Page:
how sleeplessness affects eye health

According to a new study by the Sleep Foundation, most adults require between 7 and 9 hours of sleep each night in order to function at the highest capacity. On the flip side, getting less than five hours of sleep per night can have adverse effects on the body. Symptoms of sleep loss can include trouble focusing, feelings of depression or anxiety, and increased risk of some diseases, among other things.

Not getting enough sleep at night can also affect your motor skills and vision. You may already know something about the link between lack of sleep and dark circles under the eyes, but not getting enough sleep can affect your eyes and vision in even more severe ways. Eyes function best with a minimum of five hours of “shut eye” a night. Here, we take a look at what can go wrong when prolonged lack of sleep negatively affects vision and eyesight.

Vision Problems Linked to Lack of Sleep

Lid Twitching

One of the most common side effects of not getting enough sleep is eye spasms. Eye spasms, or myokymia, is the sudden and uncontrollable twitching of eyelid muscles around the eye. Lid twitching and eye spasms are caused by misfired neurons in the eyelid muscle.

Myokymia is not a serious condition and usually doesn’t require medication to treat. If you experience myokymia, reducing caffeine and increasing the hours that you sleep each night will usually alleviate the symptoms.

Dry Eyes

Without at least five hours of sleep per night, the eyes cannot properly replenish themselves, which can lead to dry or irritated eyes during waking hours. Dry eyes occur when the eyes aren’t properly lubricated, and can lead to symptoms like itchy irritation in and around the eye, redness, and blurred vision.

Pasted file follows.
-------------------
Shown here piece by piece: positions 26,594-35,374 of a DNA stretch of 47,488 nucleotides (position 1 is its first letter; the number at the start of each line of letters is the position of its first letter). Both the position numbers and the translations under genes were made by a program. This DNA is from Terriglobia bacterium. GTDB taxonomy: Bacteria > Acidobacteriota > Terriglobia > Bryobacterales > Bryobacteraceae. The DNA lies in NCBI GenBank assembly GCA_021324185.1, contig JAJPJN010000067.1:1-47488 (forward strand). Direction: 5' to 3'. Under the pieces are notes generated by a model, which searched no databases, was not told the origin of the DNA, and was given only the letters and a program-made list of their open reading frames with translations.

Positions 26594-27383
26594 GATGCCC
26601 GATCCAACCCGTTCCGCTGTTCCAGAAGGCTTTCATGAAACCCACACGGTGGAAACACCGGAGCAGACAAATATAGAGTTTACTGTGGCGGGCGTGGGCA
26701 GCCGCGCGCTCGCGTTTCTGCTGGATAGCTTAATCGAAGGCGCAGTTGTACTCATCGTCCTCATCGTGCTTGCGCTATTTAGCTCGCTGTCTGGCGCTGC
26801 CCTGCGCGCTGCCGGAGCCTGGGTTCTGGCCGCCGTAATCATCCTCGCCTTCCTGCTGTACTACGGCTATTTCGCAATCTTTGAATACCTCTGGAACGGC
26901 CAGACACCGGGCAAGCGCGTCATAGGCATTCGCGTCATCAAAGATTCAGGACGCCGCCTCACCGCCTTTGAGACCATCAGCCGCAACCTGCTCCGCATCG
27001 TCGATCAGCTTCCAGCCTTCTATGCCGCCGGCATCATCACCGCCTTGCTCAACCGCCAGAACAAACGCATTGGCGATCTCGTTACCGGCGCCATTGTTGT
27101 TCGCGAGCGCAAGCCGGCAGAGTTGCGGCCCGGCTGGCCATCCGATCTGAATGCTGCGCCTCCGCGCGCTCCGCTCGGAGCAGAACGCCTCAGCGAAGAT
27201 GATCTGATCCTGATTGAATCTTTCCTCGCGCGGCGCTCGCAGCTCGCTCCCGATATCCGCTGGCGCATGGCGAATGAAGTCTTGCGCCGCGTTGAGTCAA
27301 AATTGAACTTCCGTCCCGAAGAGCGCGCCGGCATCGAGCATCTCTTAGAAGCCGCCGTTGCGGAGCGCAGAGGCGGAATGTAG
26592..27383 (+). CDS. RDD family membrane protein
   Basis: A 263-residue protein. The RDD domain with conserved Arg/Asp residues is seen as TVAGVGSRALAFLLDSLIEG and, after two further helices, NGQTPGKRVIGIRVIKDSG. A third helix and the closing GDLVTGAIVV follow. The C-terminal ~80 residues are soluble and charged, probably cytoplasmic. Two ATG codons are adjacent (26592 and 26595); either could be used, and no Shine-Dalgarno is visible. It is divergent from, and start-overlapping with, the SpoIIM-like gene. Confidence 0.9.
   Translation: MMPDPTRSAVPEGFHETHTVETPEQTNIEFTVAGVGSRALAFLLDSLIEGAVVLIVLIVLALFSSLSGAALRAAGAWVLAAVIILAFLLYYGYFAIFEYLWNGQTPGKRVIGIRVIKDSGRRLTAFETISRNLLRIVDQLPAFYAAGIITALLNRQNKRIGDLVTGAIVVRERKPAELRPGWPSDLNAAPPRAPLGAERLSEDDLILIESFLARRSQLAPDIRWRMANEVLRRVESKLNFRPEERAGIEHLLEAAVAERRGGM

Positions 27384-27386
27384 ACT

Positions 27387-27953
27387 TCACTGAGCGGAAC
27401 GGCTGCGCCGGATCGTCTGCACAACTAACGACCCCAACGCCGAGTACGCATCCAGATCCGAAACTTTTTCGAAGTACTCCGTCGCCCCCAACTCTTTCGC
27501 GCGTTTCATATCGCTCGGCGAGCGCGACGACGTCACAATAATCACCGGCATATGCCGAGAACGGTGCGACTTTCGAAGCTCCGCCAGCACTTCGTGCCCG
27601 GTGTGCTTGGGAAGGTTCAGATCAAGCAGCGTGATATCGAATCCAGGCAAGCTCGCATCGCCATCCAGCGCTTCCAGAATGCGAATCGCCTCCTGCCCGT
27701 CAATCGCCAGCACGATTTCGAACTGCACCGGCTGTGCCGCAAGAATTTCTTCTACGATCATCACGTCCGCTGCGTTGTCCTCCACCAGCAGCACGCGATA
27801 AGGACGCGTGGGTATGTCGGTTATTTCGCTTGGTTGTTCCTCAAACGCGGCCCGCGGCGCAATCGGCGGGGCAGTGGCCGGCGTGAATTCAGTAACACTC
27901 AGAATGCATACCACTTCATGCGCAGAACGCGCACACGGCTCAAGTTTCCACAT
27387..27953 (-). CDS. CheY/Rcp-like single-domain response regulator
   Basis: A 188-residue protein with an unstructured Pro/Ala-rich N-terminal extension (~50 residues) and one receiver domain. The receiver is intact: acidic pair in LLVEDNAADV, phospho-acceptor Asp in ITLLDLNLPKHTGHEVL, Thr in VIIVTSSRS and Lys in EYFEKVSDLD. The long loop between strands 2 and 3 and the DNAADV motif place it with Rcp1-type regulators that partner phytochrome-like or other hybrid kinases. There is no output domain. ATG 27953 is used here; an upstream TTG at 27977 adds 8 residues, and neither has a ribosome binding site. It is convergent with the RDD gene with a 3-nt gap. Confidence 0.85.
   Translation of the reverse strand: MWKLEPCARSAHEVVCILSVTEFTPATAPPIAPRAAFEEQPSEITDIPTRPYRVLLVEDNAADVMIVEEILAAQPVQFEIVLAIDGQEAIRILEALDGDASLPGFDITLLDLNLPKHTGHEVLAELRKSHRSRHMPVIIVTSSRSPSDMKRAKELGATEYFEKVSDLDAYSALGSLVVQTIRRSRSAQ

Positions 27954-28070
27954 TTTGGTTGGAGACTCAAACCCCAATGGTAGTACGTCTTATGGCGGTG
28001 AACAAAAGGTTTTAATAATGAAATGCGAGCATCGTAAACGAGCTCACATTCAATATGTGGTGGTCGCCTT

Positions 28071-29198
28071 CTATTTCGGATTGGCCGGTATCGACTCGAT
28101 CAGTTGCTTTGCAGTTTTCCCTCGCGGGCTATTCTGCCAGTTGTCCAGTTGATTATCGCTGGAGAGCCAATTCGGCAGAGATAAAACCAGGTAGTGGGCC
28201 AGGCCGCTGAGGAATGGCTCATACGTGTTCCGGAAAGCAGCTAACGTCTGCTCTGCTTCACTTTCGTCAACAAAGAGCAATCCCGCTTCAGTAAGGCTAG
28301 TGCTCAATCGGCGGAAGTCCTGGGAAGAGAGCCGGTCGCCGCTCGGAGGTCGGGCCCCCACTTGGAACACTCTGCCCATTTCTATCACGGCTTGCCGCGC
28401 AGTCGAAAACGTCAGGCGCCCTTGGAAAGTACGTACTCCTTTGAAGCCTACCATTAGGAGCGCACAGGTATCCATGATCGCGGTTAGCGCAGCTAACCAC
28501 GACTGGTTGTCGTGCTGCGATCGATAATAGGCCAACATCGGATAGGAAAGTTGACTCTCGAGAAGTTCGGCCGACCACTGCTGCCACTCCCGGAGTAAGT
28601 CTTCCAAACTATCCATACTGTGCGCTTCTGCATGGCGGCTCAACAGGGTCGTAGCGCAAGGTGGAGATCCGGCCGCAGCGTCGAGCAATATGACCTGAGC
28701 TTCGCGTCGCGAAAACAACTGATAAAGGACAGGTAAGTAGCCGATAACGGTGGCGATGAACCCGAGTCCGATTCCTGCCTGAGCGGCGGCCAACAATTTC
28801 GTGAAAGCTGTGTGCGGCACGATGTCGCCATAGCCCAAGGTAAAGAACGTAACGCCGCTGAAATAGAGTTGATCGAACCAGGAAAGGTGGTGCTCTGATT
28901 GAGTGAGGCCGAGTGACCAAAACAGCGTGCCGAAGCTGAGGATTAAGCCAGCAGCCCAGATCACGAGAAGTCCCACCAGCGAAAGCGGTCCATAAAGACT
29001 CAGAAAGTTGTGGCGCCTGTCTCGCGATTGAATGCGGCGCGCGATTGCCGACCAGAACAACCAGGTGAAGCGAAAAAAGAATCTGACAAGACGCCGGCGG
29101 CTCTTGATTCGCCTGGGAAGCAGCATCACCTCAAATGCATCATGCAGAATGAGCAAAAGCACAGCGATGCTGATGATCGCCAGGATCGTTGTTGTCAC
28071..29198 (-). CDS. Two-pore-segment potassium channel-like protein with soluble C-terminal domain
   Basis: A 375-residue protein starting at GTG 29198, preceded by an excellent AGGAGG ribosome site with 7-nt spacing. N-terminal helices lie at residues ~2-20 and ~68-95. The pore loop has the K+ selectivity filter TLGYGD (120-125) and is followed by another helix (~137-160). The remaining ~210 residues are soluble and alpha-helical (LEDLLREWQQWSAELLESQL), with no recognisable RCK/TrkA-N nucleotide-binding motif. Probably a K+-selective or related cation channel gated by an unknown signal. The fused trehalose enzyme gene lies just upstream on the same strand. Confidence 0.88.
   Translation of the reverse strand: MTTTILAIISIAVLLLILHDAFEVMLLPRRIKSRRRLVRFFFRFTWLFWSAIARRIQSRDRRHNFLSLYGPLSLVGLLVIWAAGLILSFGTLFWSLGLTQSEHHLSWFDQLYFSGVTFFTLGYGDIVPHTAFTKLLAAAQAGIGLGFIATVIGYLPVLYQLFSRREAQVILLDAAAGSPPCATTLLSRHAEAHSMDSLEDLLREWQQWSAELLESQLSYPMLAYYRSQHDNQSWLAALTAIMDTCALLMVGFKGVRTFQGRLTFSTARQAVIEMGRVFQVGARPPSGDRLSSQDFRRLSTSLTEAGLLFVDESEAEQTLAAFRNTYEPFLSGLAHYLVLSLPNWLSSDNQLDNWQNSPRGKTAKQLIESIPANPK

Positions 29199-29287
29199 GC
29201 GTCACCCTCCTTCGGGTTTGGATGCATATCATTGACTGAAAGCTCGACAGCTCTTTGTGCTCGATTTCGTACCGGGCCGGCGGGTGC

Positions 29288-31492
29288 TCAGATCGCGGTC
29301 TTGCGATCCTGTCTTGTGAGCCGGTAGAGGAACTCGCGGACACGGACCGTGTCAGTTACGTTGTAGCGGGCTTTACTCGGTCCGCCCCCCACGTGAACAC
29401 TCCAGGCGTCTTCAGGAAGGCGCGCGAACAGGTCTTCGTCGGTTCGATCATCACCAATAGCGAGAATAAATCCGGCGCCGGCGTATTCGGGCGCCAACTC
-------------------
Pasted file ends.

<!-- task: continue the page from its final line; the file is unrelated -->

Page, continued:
Eye drops can be relatively effective when trying to treat dry eyes. However, regularly getting a good night of sleep is the only thing that will target the root of the problem.

Other Risk Factors Associated With Sleep Deprivation

After years of sleep deprivation, some adults suffer from Anterior Ischemic Optic Neuropathy (AION). Although it is extremely rare, AION is most common in elderly people, and is characterized by loss of vision, optic disc swelling, and flame hemorrhages.

While the causes of AION are widely controversial, many doctors and scientists believe patients with cardiovascular issues like diabetes, hypertension, and high cholesterol levels are at higher risk. Since all of these cardiovascular risk factors have links to sustained lack of sleep, there may be a link between between AION and years of sleep deprivation.

Because sleep deprivation is detrimental to your health and can increase the risk of certain diseases, lack of sleep has also been linked to health issues like glaucoma. Glaucoma is an eye condition where pressure builds up in the eye; this can eventually lead to loss of vision.

Tips for Getting a Good Night of Sleep, for Your Eyes’ Sake

Set intentions to go to bed at the same, reasonable hour every night, and wake up at the same time every morning as best you can. A regular sleep schedule will help you fall asleep faster and maintain healthy energy levels. Try to engage in exercise every day, as this will also make it easier to fall asleep.

Avoid looking at your phone or other bright screens within two hours of going to sleep. If you experience insomnia, sleep apnea, or other serious sleeping issues, contact your doctor so that you can get the help you need to get on a regular sleeping schedule.

Phone: 503- 331-3937 • Fax: 503-528-1234 • 4331 NE Fremont St, Portland, OR 97213